For the full year, Barnes Group generated sales of $1.2 billion, which were down 5% from last year. Organic sales declined 1%, unfavorable FX reduced sales by $69 million or 5%, and acquisitions contributed $16 million [ph] in 2015 sales.
For the year, income from continuing ops was $121.4 million or $2.19 per diluted share, compared to $120.5 million to $2.16 per diluted share a year ago. On an adjusted basis, earnings were $2.38 per diluted share, up 2% from last year's $2.34.
Let me now comment on segment performance, starting with industrial. For the quarter sales were $190 million, down 4% from $198 million in the same period last year. FX reduced sales by a proximally $30 million or 6%.
Organic sales decreased by 3%, primarily driven by continued soft industrial end markets in North America and transportation end markets in China. Though partially offset by stronger personal care end markets in our molding solutions business.
In a quarter Thermoplay and Priamus together contributed $11 million. Operating profit for the fourth quarter was $14.7 million, down from $27 million last year, driven by the reduced sales volume, lower productivity and unfavorable FX, partially offset by lower employee related cost, primarily lower incentive compensation.
In addition, $7.5 million of the pension lump sum settlement charges, $3.4 million in restructuring and workforce reduction charges, and $300,000 of short term purchase accounting and acquisition transaction costs negatively impacted industrials operating profit.
Ex these items and the Manner and Saline items last year, adjusted operating profit was $25.9 million, was down 9% from $28.3 million a year ago, and adjusted operating margin was 13.6%, down 70 basis points.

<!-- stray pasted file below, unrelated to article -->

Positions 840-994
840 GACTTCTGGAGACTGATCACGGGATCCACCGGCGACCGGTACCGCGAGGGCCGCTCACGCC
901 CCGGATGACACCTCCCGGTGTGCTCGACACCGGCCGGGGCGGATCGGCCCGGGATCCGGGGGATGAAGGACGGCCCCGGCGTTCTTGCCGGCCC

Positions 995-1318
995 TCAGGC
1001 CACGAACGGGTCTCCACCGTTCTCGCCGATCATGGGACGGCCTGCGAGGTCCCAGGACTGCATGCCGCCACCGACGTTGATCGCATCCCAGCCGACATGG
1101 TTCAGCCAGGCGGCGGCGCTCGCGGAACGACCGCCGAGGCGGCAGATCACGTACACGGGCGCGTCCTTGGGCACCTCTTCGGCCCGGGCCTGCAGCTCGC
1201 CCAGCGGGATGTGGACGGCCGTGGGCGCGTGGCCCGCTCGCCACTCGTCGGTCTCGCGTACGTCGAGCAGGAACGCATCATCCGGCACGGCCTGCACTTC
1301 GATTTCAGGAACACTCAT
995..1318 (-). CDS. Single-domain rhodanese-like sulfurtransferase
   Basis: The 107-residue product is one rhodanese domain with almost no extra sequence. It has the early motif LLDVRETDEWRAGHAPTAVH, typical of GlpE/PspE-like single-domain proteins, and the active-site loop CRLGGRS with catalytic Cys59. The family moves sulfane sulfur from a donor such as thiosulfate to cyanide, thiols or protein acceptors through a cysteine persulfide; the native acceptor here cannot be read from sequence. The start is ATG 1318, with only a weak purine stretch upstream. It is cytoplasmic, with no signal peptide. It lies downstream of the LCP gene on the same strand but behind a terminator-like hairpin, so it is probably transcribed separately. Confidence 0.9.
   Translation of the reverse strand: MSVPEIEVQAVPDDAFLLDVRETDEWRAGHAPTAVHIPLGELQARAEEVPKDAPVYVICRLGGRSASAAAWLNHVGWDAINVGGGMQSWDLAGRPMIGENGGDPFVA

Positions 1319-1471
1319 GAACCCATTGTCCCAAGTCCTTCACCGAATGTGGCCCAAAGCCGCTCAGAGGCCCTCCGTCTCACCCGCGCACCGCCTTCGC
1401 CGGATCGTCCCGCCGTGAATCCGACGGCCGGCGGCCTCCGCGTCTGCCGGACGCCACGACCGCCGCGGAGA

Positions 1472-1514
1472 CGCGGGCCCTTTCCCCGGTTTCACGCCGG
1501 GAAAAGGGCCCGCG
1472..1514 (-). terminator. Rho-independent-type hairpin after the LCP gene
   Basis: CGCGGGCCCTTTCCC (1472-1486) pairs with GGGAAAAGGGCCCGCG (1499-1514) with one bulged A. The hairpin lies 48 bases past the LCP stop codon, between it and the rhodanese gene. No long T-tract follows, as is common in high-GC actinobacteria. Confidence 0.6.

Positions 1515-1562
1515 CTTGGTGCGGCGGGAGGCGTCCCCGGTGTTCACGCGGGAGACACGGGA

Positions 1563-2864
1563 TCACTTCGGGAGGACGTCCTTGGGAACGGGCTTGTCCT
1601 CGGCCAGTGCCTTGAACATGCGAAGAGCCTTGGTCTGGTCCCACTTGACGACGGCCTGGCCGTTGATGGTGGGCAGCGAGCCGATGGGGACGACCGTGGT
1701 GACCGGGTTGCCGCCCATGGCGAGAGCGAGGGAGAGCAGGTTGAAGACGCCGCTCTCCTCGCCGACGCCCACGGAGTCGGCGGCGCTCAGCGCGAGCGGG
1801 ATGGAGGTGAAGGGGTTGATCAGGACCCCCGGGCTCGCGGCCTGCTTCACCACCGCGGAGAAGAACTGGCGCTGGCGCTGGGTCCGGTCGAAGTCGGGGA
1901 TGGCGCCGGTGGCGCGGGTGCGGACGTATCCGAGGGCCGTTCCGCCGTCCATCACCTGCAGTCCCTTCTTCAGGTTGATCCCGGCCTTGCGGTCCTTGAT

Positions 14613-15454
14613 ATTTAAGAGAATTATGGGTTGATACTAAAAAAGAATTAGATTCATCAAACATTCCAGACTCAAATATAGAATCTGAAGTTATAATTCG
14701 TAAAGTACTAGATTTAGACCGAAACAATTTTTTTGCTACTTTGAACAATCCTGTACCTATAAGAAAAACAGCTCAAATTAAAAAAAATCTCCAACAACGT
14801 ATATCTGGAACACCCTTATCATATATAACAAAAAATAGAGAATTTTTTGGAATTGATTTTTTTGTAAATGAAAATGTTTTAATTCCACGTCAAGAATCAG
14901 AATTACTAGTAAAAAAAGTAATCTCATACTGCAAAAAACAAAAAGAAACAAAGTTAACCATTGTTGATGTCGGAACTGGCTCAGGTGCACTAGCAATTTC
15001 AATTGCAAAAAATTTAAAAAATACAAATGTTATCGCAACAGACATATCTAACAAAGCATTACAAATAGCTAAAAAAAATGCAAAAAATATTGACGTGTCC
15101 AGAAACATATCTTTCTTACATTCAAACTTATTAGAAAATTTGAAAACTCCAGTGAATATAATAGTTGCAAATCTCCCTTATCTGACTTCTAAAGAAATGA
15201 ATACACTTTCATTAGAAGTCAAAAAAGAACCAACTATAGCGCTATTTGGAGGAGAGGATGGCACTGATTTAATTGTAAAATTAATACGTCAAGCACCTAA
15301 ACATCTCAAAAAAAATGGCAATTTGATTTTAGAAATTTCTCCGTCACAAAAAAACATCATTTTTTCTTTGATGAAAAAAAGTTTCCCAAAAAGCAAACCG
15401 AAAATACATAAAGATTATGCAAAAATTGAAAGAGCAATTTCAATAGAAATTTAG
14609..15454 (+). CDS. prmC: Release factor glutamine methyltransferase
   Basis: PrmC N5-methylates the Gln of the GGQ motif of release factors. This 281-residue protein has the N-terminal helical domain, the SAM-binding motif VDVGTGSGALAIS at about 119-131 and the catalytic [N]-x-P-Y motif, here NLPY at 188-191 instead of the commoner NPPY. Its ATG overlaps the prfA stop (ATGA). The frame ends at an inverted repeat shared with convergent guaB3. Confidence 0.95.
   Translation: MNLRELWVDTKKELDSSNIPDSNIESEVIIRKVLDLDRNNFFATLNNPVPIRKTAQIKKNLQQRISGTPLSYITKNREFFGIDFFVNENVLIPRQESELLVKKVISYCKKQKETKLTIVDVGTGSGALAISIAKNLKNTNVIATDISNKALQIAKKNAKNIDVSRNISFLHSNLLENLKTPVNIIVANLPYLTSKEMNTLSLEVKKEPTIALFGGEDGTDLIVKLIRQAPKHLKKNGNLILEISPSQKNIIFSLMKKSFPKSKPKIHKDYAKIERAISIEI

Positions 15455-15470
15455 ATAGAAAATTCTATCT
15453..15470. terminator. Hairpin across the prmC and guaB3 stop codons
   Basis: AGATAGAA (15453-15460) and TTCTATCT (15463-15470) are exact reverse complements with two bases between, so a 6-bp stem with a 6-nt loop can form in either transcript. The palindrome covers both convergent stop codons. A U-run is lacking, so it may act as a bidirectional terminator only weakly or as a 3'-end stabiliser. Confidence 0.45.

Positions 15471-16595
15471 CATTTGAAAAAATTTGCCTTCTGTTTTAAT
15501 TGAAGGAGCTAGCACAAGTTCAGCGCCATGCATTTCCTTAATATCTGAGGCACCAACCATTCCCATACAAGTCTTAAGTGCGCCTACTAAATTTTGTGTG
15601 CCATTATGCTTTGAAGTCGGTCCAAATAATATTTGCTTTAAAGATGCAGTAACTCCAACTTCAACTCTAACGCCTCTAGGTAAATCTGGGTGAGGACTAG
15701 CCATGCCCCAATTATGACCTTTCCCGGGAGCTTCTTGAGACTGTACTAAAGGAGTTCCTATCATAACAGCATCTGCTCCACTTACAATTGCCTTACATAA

For the full year sales were $782 million, down 5% from $822 million in 2014, unfavorable FX negatively impacted sales by $69 million, while acquisitions provided $60 million of sales.
Organic sales grew 2%, primarily due to the favorable end markets served by our tool and dye and molding solutions business during the first half of the year. However the softening of certain transportation and general industrial end markets during the second half of the year tempered a substantial portion of the organic growth we realized in the first half.
Full year adjusted operating profit was $117.5 million for 2015, down 4% from $122.9 million a year ago. Full year adjusted operating margin was 15%, up 10 basis points. Adjusted operating profit benefited from higher organic sales. However this was offset by lower productivity and the impact of unfavorable FX.